I consider the voluntary refusal by Belarus to possess nuclear weapons another key event that determined the trajectory of Belarusian-American relations. It is no secret that for the US, a priority issue in dealing with the newly independent states, as the countries of the former Soviet Union were called in Washington at that time, was the fate of the nuclear arsenal they inherited from their Soviet past.
We understood the importance of this issue, first of all, for guaranteeing the global and regional security; that is why we made this long-term strategic decision which, in our opinion, would have a positive influence on the stability and security now and in the future.
Presently, one of the important elements of Belarusian-American interactions is cooperation in the fight against the illegal transit of nuclear materials. This cooperation, mainly directed at preventing the nuclear materials from getting into the US via Belarus, is a joint contribution of our states to the prevention of nuclear terrorism.
Interaction in the field of international security is one of the foundations of the Belarusian-American relations. In 2011 Belarus provided its territory for rail transportation of cargo for US forces in Afghanistan, which were members of the International Security Assistance Force. The Northern Distribution Network has become a reliable, safe and relatively inexpensive method of delivering cargo for the US military.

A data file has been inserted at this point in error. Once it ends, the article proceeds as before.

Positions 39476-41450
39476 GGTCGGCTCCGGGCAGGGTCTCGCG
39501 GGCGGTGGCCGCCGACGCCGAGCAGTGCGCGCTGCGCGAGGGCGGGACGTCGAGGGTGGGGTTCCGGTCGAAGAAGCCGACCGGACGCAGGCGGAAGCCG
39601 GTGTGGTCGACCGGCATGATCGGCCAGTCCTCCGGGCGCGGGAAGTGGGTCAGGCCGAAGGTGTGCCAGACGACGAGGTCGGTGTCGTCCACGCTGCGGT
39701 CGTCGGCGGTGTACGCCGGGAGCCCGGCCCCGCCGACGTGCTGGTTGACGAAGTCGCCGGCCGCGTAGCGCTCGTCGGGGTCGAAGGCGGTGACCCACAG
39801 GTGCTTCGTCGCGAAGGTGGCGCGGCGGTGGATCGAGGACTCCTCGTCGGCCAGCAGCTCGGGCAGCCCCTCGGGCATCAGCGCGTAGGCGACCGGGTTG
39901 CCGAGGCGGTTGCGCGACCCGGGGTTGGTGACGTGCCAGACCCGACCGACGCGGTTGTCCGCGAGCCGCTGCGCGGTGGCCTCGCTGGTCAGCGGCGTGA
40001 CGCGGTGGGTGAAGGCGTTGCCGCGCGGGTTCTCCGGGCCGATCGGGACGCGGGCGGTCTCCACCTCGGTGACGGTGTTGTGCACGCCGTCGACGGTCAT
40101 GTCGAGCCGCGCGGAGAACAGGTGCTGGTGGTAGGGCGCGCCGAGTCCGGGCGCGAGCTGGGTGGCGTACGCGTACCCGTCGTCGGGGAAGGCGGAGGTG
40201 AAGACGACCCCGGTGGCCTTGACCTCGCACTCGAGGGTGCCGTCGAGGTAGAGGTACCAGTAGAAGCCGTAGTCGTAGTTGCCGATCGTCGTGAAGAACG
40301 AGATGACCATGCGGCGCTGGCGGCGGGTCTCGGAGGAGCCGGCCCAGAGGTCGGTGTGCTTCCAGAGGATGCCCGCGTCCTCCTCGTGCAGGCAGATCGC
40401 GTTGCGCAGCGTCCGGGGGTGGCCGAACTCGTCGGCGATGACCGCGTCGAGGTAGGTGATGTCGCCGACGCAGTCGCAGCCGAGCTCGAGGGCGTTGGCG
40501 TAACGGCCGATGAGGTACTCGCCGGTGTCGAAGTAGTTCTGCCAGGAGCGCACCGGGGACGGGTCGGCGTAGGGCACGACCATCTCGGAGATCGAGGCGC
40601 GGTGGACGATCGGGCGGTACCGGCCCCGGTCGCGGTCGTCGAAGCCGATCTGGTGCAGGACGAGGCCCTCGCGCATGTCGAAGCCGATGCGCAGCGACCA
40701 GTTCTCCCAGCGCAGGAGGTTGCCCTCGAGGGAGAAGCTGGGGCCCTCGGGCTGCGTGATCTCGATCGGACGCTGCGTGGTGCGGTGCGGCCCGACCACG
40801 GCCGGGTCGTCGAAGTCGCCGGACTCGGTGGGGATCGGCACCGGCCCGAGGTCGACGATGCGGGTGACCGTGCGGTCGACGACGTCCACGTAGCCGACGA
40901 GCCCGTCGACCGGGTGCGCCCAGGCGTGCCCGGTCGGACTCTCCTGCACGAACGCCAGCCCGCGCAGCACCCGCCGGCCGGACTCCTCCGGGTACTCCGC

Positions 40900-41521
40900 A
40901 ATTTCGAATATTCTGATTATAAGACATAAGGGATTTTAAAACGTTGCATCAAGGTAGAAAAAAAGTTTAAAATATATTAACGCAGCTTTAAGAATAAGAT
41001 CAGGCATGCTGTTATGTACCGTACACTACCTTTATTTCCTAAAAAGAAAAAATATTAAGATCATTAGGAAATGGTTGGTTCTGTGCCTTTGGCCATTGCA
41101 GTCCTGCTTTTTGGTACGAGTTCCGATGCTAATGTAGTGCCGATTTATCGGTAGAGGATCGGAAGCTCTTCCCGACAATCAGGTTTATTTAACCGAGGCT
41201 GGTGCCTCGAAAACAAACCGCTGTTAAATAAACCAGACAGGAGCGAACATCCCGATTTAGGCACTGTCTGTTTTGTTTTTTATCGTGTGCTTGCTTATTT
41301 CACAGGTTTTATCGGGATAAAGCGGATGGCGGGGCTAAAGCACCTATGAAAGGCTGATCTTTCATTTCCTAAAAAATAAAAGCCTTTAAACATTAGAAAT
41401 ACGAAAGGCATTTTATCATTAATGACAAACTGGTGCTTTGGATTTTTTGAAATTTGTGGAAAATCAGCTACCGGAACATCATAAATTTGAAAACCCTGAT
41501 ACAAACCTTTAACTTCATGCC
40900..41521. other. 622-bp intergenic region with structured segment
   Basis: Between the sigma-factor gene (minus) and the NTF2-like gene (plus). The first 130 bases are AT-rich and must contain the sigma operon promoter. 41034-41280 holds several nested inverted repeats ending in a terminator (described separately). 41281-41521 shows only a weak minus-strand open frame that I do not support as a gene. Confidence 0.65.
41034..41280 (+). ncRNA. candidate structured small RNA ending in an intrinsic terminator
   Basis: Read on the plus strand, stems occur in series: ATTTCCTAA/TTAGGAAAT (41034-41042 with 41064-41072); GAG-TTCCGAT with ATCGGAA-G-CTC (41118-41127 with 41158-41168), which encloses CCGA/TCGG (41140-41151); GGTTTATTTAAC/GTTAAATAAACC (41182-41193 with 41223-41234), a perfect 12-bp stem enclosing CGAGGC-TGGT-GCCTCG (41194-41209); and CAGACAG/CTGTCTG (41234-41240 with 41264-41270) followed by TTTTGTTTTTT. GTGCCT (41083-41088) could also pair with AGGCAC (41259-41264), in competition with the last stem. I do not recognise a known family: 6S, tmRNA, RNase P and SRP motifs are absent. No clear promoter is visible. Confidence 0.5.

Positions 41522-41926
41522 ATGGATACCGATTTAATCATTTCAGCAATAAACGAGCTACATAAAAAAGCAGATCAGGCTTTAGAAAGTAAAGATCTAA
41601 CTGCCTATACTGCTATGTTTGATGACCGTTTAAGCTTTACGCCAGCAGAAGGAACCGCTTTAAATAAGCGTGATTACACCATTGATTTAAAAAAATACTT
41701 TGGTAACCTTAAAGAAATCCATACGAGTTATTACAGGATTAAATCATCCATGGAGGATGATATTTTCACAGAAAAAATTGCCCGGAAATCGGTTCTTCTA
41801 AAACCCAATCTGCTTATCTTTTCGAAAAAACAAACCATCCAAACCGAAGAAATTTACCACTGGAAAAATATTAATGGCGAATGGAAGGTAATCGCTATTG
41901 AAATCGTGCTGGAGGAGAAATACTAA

Also very important is the ongoing interaction of law enforcement agencies of Belarus and the United States in the cessation and prevention of crimes against personal property of the citizens of the United States, Belarus, and other countries. International organized crime finds ways to act across borders and uses barriers between countries to try to evade prosecution. Therefore, law enforcement cooperation, which continues despite possible political disagreements should, in my opinion, be a permanent principle of cooperation between the two nations. This is how we act in our relations with the United States.
Of course, these are just a few examples of constructive and mutually beneficial cooperation between Belarus and the United States. The achievements of cooperation in the humanitarian sphere are very significant. We are deeply grateful to the Americans for their help in the rehabilitation of children from areas affected by the Chernobyl disaster. Cooperation
is also actively developing in the areas of science, education, culture, and sports.